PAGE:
The Never-Ending Journey)
In my last post I shared how addiction recovery programs and motivational mantras can help us to find sobriety for a time, but they are not a total cure for our sickness. If we are trying to find a way to fix our addiction in one great action, we will be forever disappointed. The secret to permanent sobriety is that there is no secret to permanent sobriety.
Yes, it is possible to live a life free of your addiction, but not as the result of a single grand gesture. It comes by a continual sequence of innumerable efforts. We seem to think of our recovery as a state, a place that we can reach and then stay there. But the fact is, sober living is the byproduct of a lifelong journey for personal improvement, and once we stop taking steps in that journey the sobriety will also falter. Thus, each program and each mantra is only a step that gives us a reprieve for a time, but it must be followed by another step.
The good news is that once we accept that the single grand gesture that brings permanent sobriety is a myth, then we can also accept that the daily gesture that brings a period of sobriety is real. Only by surrendering our desire for the big fix can we finally appreciate the little one. This is why the AA mantra has always been “one day at a time.”
And speaking of AA, the reason why twelve-step programs are able to permanently sustain an addict in his or her sobriety is because they never end. There is no graduating from a twelve-step program. You come to the meetings, you work the steps, you finish the last one…and then you start over at the beginning, and find someone to sponsor, and keep coming to the meetings.
I mentioned previously that I went to a one-time intensive recovery program, but even they did not profess to be the final cure for all that ailed us. As we finished up their program they repeatedly reiterated to us that if we hadn’t already, we needed to join some continuous recovery program to maintain our sobriety. I admit that I was lazy in making that transition. I was in a good place for the moment and I took their advice halfheartedly. I had seen for myself that I could be restored to sanity, but I guess I had to also see that I could start slipping back into insanity as well.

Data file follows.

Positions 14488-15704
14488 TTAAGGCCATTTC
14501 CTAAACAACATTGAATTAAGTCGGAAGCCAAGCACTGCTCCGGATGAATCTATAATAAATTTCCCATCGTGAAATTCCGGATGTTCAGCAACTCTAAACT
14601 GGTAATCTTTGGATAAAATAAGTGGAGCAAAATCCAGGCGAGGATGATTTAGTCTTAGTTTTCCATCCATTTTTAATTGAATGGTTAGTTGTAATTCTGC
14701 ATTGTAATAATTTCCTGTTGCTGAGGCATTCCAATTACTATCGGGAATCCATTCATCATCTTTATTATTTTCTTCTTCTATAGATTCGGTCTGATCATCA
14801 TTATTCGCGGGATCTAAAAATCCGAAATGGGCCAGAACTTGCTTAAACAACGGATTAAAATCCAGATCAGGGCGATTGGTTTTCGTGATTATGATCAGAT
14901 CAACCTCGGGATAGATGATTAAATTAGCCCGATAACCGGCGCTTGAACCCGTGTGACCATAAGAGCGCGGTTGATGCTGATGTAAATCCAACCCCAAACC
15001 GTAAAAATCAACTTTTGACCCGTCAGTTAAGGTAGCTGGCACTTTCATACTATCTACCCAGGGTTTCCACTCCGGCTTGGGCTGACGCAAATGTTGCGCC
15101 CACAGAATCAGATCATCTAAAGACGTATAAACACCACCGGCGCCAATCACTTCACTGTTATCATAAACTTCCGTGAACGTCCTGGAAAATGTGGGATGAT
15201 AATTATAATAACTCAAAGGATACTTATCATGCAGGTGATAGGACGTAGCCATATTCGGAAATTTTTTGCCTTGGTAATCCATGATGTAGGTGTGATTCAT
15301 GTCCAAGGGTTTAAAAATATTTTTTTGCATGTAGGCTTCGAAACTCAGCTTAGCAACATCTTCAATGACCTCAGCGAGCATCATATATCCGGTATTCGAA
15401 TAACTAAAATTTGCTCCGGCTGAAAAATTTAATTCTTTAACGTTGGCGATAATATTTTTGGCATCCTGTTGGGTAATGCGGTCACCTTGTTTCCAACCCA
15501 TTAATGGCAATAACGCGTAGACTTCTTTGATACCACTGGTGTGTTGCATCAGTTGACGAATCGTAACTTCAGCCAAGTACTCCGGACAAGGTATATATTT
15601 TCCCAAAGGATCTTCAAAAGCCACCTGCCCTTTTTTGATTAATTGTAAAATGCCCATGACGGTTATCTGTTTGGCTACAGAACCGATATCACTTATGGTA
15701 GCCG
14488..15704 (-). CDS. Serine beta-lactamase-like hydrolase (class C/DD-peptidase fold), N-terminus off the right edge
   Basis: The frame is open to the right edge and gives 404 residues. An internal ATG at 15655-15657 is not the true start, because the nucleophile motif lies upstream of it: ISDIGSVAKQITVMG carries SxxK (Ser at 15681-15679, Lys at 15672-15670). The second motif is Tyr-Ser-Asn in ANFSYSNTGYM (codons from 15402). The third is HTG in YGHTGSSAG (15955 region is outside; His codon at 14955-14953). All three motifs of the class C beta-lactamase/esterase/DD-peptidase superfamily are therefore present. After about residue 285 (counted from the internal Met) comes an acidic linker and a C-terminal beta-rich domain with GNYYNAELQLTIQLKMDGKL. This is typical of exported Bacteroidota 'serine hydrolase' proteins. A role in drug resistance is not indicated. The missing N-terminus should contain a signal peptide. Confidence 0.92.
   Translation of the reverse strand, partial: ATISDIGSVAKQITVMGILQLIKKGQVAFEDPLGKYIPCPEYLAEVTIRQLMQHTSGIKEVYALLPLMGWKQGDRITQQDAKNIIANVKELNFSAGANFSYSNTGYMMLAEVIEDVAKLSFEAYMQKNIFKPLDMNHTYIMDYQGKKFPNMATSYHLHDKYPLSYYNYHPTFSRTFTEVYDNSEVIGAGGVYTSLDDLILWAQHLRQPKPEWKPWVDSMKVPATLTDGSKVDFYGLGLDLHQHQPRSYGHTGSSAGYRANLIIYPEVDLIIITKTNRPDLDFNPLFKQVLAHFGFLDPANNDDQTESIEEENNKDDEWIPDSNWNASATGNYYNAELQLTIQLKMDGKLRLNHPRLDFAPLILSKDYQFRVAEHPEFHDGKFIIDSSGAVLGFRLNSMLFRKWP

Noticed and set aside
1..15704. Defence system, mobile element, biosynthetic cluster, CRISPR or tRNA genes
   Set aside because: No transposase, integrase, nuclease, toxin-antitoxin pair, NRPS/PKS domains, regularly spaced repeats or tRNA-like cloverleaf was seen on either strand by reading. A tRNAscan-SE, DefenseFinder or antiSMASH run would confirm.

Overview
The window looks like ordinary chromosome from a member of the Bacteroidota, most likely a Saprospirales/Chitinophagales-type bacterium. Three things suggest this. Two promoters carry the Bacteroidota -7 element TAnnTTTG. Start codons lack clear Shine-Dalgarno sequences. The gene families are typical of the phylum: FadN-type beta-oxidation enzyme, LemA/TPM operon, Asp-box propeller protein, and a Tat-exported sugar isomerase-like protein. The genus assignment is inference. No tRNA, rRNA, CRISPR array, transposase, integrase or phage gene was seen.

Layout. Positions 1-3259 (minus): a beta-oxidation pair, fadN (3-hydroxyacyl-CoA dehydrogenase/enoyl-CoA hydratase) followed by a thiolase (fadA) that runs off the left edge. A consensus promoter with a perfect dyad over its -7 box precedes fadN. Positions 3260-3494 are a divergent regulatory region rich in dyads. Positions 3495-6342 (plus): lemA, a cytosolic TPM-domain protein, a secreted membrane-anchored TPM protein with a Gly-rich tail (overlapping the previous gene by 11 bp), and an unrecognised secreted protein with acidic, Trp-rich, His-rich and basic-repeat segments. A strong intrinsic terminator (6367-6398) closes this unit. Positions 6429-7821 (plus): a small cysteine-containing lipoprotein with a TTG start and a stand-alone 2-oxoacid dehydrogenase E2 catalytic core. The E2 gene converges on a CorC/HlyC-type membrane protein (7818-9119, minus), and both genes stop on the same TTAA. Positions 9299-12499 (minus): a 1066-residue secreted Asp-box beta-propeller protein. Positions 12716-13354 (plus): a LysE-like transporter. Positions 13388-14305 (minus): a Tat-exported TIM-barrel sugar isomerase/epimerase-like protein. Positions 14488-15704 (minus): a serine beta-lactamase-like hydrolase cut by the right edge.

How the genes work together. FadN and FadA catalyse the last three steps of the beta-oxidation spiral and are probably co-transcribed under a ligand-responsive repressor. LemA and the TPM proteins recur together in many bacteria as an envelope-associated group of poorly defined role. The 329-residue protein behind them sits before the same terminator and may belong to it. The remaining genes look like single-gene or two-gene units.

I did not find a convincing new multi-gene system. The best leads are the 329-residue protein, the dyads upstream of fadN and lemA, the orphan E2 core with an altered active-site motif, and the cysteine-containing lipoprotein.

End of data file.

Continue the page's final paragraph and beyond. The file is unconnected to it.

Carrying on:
I have since made a commitment to myself that I will never allow myself to be inactive in my recovery work again. I will always be attending some sort of meeting and doing some sort of homework. I will always ask myself what the next step for a healthier life will be, rather than say that my life is good enough where it is.
Change Within the Ritual)
There is another seduction that we have to recognize and reject as well. After an addict accepts that a singular effort won’t keep him sober and he commits to regularly meeting with a group and doing recovery homework, he might think that he is now in the clear. He believes that he has found the recipe to a happy life, and if he repeats it over and over, it will carry him through to the end.
But this still isn’t quite true.
And the reason why it is not quite true is because we do have an enemy who actively makes war with our souls. I personally believe in the reality of the devil, and I believe that once we find a line of defense that keeps him at bay, he immediately starts concocting another method for attack.
This is how warfighting works, after all. Once an enemy has been defeated in one battle, they aren’t going to keep attacking on the same field under the same conditions. They are going to change tactics. At first they might deploy forces to a weak point. When that point is fortified, they might shift to guerilla, strike-and-run tactics. When precautions have been made against that, they might send spies into the country and stir up sedition from within.